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‘Bedroom tax’ hits Tower Hamlets claimants while council rents go up on same day

PUBLISHED: 18:36 22 March 2013 | UPDATED: 12:02 25 March 2013

Thousands of families face rent rises on council housing estates in London’s deprived East End from April 1—while those on benefits face up to a-quarter of their allowances being stopped on the same day with the controversial new “bedroom tax”.

Around 2,500 families on benefits will have 14 to 25 per cent stoppages if they have rooms not being slept in, under the government’s Spare Room Supplementary.

It coincides with weekly council rents going up on April 1 by an average £4.39 for 22,000 tenants on estates run by Tower Hamlets Homes, the local authority’s housing wing, which was agreed in January.

Rents currently start at £75 for a studio flat and rise to £181 for the council’s only eight-bedroom property.

The four-and-a-half per cent average increase is in line with the government formula based on property size, number of bedrooms and average manual wage in a given area.

But the rent rises mean a double whammy for council tenants on housing benefits who also face stoppages if they have rooms not being slept in.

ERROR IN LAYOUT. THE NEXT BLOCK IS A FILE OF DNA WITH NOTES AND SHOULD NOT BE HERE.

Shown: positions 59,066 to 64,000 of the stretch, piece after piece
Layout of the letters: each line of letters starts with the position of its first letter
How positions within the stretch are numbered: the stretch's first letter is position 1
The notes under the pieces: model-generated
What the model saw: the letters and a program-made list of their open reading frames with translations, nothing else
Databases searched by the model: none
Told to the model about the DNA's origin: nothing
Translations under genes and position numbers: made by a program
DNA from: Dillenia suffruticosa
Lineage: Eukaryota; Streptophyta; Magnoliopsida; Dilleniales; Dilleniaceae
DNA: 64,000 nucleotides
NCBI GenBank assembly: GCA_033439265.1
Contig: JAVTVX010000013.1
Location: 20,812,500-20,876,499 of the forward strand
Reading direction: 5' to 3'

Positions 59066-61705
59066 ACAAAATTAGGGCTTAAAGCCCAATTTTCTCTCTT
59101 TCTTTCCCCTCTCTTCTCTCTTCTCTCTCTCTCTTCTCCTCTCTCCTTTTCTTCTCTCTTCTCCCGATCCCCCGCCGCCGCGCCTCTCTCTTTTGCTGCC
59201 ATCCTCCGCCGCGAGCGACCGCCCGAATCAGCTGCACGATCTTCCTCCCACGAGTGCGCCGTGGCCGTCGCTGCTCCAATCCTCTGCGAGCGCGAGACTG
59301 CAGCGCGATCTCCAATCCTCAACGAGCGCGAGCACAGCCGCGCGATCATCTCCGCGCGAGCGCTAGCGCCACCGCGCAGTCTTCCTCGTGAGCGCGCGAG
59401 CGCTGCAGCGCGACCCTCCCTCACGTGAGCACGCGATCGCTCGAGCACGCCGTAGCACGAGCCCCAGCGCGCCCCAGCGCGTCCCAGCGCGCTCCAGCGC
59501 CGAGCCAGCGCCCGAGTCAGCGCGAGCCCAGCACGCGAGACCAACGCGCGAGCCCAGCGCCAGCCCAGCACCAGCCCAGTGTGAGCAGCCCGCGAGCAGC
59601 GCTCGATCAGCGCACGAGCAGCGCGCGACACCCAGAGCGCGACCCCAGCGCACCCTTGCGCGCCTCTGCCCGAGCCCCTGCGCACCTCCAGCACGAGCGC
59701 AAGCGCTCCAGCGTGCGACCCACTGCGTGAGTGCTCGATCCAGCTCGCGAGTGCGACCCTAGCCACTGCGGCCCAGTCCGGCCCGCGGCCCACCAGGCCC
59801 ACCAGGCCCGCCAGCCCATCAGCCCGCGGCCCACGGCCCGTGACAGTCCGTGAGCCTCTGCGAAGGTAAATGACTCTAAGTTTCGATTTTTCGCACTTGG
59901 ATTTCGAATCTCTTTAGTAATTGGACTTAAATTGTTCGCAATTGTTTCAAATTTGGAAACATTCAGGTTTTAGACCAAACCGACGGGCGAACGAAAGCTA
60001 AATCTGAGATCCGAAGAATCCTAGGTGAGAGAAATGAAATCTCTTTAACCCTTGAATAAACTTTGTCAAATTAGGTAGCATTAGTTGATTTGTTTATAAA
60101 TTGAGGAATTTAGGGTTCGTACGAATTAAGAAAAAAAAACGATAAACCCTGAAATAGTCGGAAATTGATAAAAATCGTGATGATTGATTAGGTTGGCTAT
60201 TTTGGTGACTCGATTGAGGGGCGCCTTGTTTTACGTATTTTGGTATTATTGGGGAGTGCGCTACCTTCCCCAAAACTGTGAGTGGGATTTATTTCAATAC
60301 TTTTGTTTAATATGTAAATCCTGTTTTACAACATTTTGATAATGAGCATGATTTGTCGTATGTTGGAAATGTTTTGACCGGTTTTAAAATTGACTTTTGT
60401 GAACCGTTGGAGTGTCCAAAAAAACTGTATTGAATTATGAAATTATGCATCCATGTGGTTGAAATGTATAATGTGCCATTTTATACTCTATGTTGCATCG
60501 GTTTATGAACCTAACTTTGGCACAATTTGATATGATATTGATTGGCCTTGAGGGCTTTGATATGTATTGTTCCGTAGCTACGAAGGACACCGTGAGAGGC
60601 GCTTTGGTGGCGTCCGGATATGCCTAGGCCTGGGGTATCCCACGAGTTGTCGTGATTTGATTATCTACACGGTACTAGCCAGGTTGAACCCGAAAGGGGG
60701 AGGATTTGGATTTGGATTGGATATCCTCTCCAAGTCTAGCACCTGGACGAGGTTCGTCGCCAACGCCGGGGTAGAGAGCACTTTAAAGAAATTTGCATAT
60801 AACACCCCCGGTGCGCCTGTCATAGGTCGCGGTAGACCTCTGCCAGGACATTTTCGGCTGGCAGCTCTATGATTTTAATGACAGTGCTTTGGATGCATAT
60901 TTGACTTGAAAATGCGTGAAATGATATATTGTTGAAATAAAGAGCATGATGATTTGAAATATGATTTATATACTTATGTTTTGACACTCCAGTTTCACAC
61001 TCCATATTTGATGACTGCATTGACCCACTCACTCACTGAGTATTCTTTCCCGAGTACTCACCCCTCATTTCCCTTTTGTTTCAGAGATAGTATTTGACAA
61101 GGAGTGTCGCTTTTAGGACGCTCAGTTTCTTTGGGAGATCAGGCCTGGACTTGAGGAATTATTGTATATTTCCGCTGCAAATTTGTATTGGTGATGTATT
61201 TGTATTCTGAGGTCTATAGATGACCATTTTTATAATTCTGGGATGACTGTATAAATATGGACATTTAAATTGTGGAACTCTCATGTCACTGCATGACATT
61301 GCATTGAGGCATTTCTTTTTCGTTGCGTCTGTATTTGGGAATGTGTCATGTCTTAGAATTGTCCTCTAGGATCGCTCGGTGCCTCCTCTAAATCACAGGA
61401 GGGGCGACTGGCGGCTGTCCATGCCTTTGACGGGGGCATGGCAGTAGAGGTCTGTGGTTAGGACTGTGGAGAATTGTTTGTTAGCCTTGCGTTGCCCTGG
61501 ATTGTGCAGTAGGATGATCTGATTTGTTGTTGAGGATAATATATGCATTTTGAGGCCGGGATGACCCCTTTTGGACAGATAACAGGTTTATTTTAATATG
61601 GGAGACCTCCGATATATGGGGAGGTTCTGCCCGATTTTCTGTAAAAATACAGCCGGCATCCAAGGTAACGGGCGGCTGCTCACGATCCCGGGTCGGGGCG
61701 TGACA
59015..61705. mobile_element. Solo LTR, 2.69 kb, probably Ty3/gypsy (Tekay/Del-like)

“The ‘bedroom tax’ is deeply unfair and perverse,” said Tower Hamlets council’s Labour Group housing member John Pearce.

“This is a flawed policy—the government has no understanding of the fundamental situation facing most families.

“It’s not reasonable for the government to put people at this level of stress.”

Those hit hardest are the disabled or parents who are separated who have shared access to their children, Cllr Pearce pointed out.

“The disabled usually need the space for equipment or for their partner to be able to sleep separately if their disability is severe,” he added.

Labour councillors are pressing the Town Hall, which is responsible for dishing out government benefits, to use discretionary payments to help families in desperate need.

Claimants get between £50 and £100 a week. But from April 1, those with a spare room face having 14 per cent stopped, or 25 per cent if they have two or more spare rooms. The average loss will be £14 for council tenants, £16 for those under housing associations.

A spokesperson for Tower Hamlets Council said money had been set aside in next year’s budget to deal with the impact of the ‘bedroom tax’.

He added: “We are deeply concerned about the impact of benefit changes on the lives of families in the borough. This is why we are investing £1 million to cushion some of the blow to vulnerable residents that will be hit the hardest by central government cuts.”

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